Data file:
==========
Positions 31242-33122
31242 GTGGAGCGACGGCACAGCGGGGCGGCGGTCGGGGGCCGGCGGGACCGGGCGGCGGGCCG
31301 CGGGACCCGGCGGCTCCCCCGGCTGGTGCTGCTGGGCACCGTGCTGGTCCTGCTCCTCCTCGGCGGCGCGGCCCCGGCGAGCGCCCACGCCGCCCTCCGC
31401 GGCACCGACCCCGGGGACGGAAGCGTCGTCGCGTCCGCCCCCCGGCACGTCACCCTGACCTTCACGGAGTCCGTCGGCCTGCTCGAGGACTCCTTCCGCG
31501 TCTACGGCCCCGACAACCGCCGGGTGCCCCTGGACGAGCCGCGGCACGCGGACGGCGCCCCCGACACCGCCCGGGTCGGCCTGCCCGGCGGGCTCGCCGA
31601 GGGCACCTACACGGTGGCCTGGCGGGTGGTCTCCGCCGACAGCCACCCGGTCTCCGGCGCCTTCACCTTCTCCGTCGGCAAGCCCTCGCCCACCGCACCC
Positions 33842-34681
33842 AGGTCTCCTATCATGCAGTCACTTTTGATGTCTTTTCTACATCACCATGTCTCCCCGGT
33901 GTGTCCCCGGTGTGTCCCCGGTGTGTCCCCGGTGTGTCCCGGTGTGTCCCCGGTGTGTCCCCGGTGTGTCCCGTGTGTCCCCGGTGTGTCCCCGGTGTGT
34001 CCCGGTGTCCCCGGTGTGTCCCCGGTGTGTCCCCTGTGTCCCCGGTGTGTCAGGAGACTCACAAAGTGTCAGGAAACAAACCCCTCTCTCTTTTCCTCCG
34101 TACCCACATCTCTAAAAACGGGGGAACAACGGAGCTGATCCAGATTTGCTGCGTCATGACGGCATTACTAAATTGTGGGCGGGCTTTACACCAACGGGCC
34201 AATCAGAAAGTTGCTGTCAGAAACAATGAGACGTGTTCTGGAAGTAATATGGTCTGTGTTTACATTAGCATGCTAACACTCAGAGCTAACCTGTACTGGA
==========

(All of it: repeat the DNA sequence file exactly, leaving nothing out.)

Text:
Positions 31242-33122
31242 GTGGAGCGACGGCACAGCGGGGCGGCGGTCGGGGGCCGGCGGGACCGGGCGGCGGGCCG
31301 CGGGACCCGGCGGCTCCCCCGGCTGGTGCTGCTGGGCACCGTGCTGGTCCTGCTCCTCCTCGGCGGCGCGGCCCCGGCGAGCGCCCACGCCGCCCTCCGC
31401 GGCACCGACCCCGGGGACGGAAGCGTCGTCGCGTCCGCCCCCCGGCACGTCACCCTGACCTTCACGGAGTCCGTCGGCCTGCTCGAGGACTCCTTCCGCG
31501 TCTACGGCCCCGACAACCGCCGGGTGCCCCTGGACGAGCCGCGGCACGCGGACGGCGCCCCCGACACCGCCCGGGTCGGCCTGCCCGGCGGGCTCGCCGA
31601 GGGCACCTACACGGTGGCCTGGCGGGTGGTCTCCGCCGACAGCCACCCGGTCTCCGGCGCCTTCACCTTCTCCGTCGGCAAGCCCTCGCCCACCGCACCC
Positions 33842-34681
33842 AGGTCTCCTATCATGCAGTCACTTTTGATGTCTTTTCTACATCACCATGTCTCCCCGGT
33901 GTGTCCCCGGTGTGTCCCCGGTGTGTCCCCGGTGTGTCCCGGTGTGTCCCCGGTGTGTCCCCGGTGTGTCCCGTGTGTCCCCGGTGTGTCCCCGGTGTGT
34001 CCCGGTGTCCCCGGTGTGTCCCCGGTGTGTCCCCTGTGTCCCCGGTGTGTCAGGAGACTCACAAAGTGTCAGGAAACAAACCCCTCTCTCTTTTCCTCCG
34101 TACCCACATCTCTAAAAACGGGGGAACAACGGAGCTGATCCAGATTTGCTGCGTCATGACGGCATTACTAAATTGTGGGCGGGCTTTACACCAACGGGCC
34201 AATCAGAAAGTTGCTGTCAGAAACAATGAGACGTGTTCTGGAAGTAATATGGTCTGTGTTTACATTAGCATGCTAACACTCAGAGCTAACCTGTACTGGA